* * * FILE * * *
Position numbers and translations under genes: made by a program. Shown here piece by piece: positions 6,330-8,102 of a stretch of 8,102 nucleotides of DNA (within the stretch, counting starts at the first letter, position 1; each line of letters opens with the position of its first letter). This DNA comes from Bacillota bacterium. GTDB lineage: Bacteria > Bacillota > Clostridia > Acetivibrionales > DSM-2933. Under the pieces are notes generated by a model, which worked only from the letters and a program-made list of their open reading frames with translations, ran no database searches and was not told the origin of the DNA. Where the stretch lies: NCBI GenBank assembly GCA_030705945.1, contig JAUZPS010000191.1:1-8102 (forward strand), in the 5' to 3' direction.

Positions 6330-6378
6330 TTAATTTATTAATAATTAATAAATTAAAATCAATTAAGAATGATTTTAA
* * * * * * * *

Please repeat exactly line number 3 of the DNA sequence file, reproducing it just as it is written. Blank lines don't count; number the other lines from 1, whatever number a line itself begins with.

6330 TTAATTTATTAATAATTAATAAATTAAAATCAATTAAGAATGATTTTAA